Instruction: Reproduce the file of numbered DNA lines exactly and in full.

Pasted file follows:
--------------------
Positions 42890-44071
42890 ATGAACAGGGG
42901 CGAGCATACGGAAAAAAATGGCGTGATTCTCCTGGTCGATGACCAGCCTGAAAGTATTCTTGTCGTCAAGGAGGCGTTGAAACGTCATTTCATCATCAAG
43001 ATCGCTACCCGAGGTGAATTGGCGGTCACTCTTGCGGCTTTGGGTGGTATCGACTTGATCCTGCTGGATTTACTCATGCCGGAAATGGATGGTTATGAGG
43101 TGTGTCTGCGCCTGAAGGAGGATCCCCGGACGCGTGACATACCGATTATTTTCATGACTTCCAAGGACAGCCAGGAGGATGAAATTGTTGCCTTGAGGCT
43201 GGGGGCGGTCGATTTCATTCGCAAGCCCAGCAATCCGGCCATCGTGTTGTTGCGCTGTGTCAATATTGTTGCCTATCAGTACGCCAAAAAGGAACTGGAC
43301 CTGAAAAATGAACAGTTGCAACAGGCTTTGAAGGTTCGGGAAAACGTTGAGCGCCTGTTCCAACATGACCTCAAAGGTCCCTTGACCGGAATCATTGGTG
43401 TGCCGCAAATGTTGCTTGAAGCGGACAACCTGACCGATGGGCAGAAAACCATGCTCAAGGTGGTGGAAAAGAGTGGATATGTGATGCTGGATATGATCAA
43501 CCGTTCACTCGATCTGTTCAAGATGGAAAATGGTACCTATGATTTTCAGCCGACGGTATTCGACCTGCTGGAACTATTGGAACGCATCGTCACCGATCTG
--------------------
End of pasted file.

Positions 42890-44071
42890 ATGAACAGGGG
42901 CGAGCATACGGAAAAAAATGGCGTGATTCTCCTGGTCGATGACCAGCCTGAAAGTATTCTTGTCGTCAAGGAGGCGTTGAAACGTCATTTCATCATCAAG
43001 ATCGCTACCCGAGGTGAATTGGCGGTCACTCTTGCGGCTTTGGGTGGTATCGACTTGATCCTGCTGGATTTACTCATGCCGGAAATGGATGGTTATGAGG
43101 TGTGTCTGCGCCTGAAGGAGGATCCCCGGACGCGTGACATACCGATTATTTTCATGACTTCCAAGGACAGCCAGGAGGATGAAATTGTTGCCTTGAGGCT
43201 GGGGGCGGTCGATTTCATTCGCAAGCCCAGCAATCCGGCCATCGTGTTGTTGCGCTGTGTCAATATTGTTGCCTATCAGTACGCCAAAAAGGAACTGGAC
43301 CTGAAAAATGAACAGTTGCAACAGGCTTTGAAGGTTCGGGAAAACGTTGAGCGCCTGTTCCAACATGACCTCAAAGGTCCCTTGACCGGAATCATTGGTG
43401 TGCCGCAAATGTTGCTTGAAGCGGACAACCTGACCGATGGGCAGAAAACCATGCTCAAGGTGGTGGAAAAGAGTGGATATGTGATGCTGGATATGATCAA
43501 CCGTTCACTCGATCTGTTCAAGATGGAAAATGGTACCTATGATTTTCAGCCGACGGTATTCGACCTGCTGGAACTATTGGAACGCATCGTCACCGATCTG